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Melanoma--clinical, dermatoscopical, and histopathological morphological characteristics.

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Marija Buljan, MD, PhD, Department of Dermatovenereology , Sestre milosrdnice University Hospital Centre , Vinogradska cesta 29 , 10 000 Zagreb, Croatia;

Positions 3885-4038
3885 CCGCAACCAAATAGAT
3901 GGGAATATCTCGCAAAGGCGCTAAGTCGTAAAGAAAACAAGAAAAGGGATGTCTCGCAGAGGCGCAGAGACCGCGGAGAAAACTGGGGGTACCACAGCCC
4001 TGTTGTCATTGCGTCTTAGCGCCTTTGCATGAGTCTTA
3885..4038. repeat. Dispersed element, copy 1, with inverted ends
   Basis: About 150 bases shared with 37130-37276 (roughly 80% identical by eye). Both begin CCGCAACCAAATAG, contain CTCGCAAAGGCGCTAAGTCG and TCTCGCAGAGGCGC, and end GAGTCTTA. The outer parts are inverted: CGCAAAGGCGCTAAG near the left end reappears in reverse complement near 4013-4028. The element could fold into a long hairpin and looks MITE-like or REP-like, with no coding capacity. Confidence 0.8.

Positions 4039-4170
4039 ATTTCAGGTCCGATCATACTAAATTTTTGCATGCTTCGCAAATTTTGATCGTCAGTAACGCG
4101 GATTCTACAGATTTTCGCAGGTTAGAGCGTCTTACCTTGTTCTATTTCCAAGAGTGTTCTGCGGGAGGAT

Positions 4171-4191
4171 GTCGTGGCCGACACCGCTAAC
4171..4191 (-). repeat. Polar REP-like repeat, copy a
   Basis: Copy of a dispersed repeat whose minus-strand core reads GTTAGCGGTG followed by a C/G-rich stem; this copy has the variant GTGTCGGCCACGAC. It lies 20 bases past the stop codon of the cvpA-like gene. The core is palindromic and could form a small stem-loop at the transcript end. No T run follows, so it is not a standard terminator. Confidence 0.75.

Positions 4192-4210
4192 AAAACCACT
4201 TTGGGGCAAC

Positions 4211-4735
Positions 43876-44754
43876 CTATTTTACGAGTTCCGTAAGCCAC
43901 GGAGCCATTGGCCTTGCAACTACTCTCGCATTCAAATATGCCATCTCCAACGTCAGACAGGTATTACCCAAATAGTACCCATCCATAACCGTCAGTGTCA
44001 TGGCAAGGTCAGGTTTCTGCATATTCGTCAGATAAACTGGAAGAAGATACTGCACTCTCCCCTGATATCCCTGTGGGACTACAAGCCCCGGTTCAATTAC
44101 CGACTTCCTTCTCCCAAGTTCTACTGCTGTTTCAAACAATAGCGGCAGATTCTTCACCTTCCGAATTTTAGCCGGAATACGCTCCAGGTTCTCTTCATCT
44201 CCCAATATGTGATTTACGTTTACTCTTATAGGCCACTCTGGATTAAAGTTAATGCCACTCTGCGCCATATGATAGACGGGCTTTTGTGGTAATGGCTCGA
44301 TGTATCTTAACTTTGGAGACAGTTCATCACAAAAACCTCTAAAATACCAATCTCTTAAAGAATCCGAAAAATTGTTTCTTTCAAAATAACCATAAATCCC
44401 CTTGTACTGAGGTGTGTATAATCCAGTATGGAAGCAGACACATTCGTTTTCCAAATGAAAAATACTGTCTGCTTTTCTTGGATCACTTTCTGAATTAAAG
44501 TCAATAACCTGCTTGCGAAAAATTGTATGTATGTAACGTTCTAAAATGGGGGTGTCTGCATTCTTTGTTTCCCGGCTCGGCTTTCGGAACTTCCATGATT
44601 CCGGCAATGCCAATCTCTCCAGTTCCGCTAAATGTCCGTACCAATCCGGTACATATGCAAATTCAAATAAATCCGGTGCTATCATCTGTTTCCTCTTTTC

Melanoma is one of the most malignant skin tumors with constantly rising incidence worldwide, especially in fair-skinned populations. Melanoma is usually diagnosed at the average age 50, but, nowadays is also diagnosed more frequently in younger adults, and very rarely in childhood. There is no unique or specific clinical presentation of a melanoma. The clinical presentation of melanomas varies depending on the anatomic localization and the type of growth, i.e., the histopathological type of the cancer. There are four major histopathological types of melanoma--superficial spreading melanoma, nodular melanoma, lentigo maligna melanoma, and acral lentiginous melanoma. Although dermatoscopy is a very useful tool in early melanoma detection, dermatoscopical features of melanomas are also variable. Therefore, experience and education in dermatoscopy is crucial in the evaluation of skin tumors. Differential diagnosis of melanomas includes a wide range of benign and malignant skin lesions, due to their clinical presentation and resemblance to various dermatological entities. In this review we present the most important aspects of clinical, dermatoscopical, and histopathological features of melanomas.

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